The first step is accept that AGW is a fact (the ones who deny it are doing it because of money/political reasons).
If, as a society, we reach that step, then we can start making the steps necessary for changing.
JimSouCal wrote:The elephant in the room is: the biggest driver of climate change is a growing population of folks whose lives are interwoven with an oil and gas intensive lifestyle. I wouldn't exactly expect to see a line of volunteers to reduce the problem in short order.
In sentiment, I agree with what you conclude. However, just like other scientific theories and frameworks, such as classical physics and gravity, or relativity, the thermodynamic relationships involved in seeking to understand the Earth's climate are theories, and not facts per se, and therein lies the rub.
So if we take the view that the climate of the Earth is a complex heat engine, energized by the Sun, and affected by other forces such as the Coriolis effect, then the most very likely outcome is that added CO2, brought about by using the atmosphere as a sewer for carbon fuel combustion, will increase the retention of energy, and "force" the processes of climate; the added CO2 that is dissolved in the oceans will acidify the oceans, and probably impede the calcification of plankton shells, other events.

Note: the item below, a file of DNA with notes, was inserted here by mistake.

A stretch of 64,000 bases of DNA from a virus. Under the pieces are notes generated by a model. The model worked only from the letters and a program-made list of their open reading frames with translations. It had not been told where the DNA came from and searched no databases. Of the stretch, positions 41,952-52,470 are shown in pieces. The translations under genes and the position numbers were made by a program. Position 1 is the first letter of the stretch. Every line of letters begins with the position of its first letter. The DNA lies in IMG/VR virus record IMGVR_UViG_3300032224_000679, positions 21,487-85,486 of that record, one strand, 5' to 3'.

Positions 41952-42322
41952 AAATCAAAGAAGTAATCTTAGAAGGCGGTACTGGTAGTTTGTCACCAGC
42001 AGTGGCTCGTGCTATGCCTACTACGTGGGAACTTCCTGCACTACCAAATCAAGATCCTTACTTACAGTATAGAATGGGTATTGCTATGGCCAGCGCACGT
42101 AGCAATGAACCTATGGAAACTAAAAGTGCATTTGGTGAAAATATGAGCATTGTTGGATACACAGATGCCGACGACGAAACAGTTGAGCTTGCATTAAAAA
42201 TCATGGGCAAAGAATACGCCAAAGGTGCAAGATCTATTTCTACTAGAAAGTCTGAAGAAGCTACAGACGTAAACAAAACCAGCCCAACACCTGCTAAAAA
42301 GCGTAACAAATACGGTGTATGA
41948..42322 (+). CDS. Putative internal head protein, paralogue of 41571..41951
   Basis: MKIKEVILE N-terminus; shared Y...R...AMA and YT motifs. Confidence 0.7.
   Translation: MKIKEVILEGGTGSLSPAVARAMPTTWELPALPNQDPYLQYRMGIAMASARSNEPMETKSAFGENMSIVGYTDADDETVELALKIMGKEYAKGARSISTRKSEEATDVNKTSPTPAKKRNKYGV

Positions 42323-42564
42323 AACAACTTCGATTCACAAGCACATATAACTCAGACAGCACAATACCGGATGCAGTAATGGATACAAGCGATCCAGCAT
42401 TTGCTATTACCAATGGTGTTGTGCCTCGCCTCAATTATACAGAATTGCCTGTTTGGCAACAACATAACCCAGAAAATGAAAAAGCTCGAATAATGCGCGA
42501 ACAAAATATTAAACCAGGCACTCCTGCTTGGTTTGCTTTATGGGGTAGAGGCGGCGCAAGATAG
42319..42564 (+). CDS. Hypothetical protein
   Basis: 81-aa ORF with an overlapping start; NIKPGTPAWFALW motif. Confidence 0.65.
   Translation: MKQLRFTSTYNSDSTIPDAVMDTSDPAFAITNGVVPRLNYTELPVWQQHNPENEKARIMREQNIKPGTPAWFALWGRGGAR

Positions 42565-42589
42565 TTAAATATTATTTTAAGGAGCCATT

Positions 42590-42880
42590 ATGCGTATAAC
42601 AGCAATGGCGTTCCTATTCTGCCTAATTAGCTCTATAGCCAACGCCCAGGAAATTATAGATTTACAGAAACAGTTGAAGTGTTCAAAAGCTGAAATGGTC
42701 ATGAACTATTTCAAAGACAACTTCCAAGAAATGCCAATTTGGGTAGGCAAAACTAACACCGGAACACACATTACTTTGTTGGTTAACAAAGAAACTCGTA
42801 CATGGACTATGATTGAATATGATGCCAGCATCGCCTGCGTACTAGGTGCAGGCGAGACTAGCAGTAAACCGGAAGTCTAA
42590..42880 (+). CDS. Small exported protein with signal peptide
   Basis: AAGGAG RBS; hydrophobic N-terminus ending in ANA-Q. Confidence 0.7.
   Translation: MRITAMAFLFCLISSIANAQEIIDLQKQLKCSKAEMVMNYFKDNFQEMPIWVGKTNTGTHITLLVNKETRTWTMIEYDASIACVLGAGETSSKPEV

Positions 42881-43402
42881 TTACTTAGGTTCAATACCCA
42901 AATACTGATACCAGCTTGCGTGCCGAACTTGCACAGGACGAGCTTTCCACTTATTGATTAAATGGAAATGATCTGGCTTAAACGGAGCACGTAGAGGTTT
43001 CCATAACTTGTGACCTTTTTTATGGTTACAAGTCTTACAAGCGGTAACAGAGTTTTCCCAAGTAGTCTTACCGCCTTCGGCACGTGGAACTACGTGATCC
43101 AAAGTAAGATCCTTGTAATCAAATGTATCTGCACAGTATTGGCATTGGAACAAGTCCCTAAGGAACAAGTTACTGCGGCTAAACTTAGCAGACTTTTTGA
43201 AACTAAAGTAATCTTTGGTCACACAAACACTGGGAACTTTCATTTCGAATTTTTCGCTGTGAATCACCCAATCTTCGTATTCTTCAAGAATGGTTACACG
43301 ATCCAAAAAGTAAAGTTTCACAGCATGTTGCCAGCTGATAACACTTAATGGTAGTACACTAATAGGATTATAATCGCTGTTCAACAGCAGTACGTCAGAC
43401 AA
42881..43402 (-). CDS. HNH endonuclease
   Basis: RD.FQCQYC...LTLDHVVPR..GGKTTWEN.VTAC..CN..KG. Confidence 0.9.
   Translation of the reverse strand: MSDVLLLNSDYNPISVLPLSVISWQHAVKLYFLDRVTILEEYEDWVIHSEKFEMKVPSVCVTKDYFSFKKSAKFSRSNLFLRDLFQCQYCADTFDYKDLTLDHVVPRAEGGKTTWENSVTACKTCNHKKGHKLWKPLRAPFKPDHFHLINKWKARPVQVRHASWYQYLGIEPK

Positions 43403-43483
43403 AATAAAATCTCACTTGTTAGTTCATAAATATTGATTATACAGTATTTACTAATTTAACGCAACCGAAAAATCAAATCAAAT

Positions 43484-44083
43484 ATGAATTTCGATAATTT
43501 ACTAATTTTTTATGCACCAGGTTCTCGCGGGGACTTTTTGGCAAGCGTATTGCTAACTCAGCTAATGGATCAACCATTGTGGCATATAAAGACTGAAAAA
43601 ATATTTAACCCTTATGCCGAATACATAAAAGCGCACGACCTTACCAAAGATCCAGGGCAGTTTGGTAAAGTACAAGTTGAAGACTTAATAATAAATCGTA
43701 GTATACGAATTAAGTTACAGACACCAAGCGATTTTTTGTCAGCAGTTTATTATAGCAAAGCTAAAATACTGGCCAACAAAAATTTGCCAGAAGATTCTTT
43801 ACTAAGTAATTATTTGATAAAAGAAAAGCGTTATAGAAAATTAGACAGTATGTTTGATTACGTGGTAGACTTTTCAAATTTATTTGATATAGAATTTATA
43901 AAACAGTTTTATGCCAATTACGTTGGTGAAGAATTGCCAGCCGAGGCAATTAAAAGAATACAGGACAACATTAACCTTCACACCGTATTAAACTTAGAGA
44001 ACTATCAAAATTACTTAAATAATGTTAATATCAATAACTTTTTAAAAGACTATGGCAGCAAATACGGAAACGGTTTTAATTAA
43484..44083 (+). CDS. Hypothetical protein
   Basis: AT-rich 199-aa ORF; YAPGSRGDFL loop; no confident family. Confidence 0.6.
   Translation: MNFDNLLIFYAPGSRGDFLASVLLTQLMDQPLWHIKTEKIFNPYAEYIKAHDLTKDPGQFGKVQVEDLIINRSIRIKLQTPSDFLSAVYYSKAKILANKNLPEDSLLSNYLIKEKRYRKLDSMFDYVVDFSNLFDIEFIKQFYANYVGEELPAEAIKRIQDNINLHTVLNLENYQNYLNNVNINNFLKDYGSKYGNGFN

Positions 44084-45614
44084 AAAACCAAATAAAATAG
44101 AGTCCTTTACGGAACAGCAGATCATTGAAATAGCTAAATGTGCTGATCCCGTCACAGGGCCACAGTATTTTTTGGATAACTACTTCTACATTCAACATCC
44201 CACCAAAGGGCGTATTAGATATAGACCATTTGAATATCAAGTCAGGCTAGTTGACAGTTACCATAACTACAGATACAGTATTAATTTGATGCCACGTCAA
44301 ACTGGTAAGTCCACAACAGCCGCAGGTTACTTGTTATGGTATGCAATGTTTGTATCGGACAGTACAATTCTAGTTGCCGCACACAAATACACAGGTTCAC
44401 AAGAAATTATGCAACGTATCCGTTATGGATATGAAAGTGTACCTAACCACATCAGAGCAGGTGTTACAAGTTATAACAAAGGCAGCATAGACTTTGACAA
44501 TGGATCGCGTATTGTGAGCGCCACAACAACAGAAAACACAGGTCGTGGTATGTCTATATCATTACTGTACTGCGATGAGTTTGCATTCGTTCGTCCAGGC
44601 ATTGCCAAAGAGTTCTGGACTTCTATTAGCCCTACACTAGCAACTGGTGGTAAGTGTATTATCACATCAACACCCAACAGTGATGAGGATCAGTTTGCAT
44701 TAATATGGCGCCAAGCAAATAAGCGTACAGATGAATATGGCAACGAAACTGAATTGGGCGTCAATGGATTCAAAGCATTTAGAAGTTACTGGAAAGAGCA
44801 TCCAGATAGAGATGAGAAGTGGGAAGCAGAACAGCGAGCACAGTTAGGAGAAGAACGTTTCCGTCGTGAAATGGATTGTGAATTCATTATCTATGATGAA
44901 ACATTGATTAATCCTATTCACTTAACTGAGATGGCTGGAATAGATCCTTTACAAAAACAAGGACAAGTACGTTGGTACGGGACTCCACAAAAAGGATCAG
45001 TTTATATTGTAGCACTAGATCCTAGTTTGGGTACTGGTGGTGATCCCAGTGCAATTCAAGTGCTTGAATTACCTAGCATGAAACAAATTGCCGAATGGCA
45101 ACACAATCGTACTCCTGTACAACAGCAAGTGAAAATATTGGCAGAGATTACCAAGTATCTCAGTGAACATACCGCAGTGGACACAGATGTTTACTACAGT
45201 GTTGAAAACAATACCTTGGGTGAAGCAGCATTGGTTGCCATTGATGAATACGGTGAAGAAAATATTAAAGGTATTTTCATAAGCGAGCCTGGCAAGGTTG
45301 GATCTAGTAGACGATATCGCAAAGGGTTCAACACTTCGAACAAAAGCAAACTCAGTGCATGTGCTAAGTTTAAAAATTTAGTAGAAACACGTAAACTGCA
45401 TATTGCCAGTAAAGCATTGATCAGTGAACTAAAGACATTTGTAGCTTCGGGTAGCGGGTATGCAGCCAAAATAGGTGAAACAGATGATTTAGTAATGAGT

So the net the outcome might not be "warming", but rather increased potential energy (extrema of temperature), and greater kinetic energy (wind). In the framework of thermodynamic theory, that is possible, meaning the resulting convection will indeed tend to keep temps in check.
However, the stakes are very high, and the most likely outcome, based on evidence, warming or Hurricanes, or whatever, is that a massive disruption of the Earth's biogeochemical processes will result from this influence of pumping, lifting, and burning fossil fuels. The most dangerous aspect of all of these changes is that we will commit to them long before the damage is obvious in simple Human observational terms.
You point that some folks ideology seems to blind them to this evidence, or leads to a PR process to distort or mischaracterize what is at hand, that I wholly agree with. The basis for the science go back to the 1800's, doesn't it?